André Grinston shares what it means to look polished and professional.
I have a confession. As my wife will probably tell you, I love a quality business suit. Pinstripes, herringbone, black, blue, navy, gray, or even seersucker, it doesn’t matter. However, COVID-19 and business casual workplaces have dramatically changed the rules of the office. After moving from the formal office to casual Fridays to Zoom meetings, the modern worker has seen suits become more of a rarity as people shed their ties and button-ups for khakis and knits.
As we navigate office closures and stay-at-home orders, I’ve had more time at home to ponder the deeper things of life — you know, confounding philosophical issues like, “How often does grass need to be watered?” Or, “Are my kids louder than Arrowhead Stadium?” I’ve also been pondering the meaning and significance of a business suit, which I’ve had fewer occasions to wear.
After months of deep thought (thanks COVID), I’ve come to believe business suits still hold meaning in our society because of what the suit represents, and not because of the actual suit itself.
For some, a business suit still represents power and authority. A man or woman in a business suit may be taken more seriously or immediately afforded a level of respect or prestige. Think about it. If you’re in a room and need to find the person in charge, you’re probably going to start with the person in the suit. In other areas, a business suit is viewed as a sign of self-respect or even a representation of an individual’s core values. The better groomed or dressed, the more favorable or moral a person is perceived by many.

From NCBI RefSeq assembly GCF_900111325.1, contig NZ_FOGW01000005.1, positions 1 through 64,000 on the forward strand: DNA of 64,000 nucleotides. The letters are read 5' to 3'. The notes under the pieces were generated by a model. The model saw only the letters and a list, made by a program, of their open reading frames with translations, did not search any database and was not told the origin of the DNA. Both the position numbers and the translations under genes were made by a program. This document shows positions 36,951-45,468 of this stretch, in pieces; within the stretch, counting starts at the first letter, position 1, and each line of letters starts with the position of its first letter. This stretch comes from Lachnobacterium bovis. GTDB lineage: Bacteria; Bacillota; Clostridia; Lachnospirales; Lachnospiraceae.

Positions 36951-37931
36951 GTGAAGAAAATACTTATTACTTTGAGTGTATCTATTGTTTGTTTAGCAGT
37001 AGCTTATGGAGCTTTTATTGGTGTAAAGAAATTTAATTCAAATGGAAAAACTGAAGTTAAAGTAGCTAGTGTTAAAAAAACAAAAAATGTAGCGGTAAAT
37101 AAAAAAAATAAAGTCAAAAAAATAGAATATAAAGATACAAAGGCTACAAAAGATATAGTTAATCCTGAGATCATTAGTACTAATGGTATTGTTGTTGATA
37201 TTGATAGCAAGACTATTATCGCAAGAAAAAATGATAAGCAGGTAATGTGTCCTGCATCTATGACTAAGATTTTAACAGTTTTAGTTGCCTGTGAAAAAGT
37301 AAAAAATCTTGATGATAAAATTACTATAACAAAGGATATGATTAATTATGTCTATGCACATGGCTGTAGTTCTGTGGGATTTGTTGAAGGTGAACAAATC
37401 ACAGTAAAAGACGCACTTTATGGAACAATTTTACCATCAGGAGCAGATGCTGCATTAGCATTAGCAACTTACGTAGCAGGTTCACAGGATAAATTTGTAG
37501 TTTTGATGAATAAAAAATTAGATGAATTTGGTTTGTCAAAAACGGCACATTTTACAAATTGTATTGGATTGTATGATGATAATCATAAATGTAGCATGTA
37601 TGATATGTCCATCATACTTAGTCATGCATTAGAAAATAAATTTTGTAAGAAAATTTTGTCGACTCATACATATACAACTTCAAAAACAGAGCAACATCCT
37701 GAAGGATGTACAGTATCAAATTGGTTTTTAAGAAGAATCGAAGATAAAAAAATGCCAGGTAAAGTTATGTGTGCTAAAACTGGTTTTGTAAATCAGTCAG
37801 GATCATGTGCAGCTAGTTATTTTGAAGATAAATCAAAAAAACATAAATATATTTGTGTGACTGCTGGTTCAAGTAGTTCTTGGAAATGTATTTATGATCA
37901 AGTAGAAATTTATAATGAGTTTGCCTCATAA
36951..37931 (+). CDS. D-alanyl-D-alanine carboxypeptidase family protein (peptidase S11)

Unfortunately, I’ve had a chance to test this theory. I’m usually in a business suit from Monday through Friday. However, you’ll probably see me in track sweats and a baseball cap after-hours or on weekends. I’ve experienced occasions where I’ve been treated vastly different when I was casually dressed than I was wearing a normal business suit. In some instances, the different treatment came from the same people! For example, I’ve gone into places where I’ve received a warm reception and a smile in a business suit and later been ignored or treated suspiciously by the same person when wearing track sweats and sneakers.
While my professional attire of choice may be a business suit, the rules of engagement have changed. And perhaps they should. The truth is that external attire should never be used to determine an individual’s worth, value, or internal ability. We run the risk of undermining valuable connections and relationships when we make judgments based on what we see and not on who people are. People may not always fit our molds or preconceived notions.
Don’t get me wrong. A business suit is still appropriate in some settings and should be expected. However, we shouldn’t be so focused on what we or others wear that we forget the more important aspects of self-care and self-respect.
I challenge you to think of what matters. Fashion designer Diane von Furstenberg said, “It is so important to take time for yourself and find clarity . . . the most important relationship is the one you have with yourself.”
Take time to focus on your mental, physical, and spiritual health and wellness. A suit may help you close a business deal, but the suit is meaningless if you’re not taking care of you and doing whatever it takes to feel as good as you look.
Life is meant to be lived and enjoyed with intention and ambition. Be intentional and take time for yourself and for the people and things that bring meaning to your life. Know your worth, no matter what attire you choose to wear. Who you are should not be open for compromise or disrespect, no matter how you present yourself. Someone said that we train people how to treat us — so don’t let anyone define, limit, or label you based on trivial, external things.
You’ll still see me in a business suit. However, my context and perception have changed. My wife and I have a deal. She’ll continue to ignore the additions to my wardrobe, and I’ll pretend not to see the mysterious shoeboxes multiplying on her side of the closet. Just remember the suit never makes an individual; the individual always makes the suit!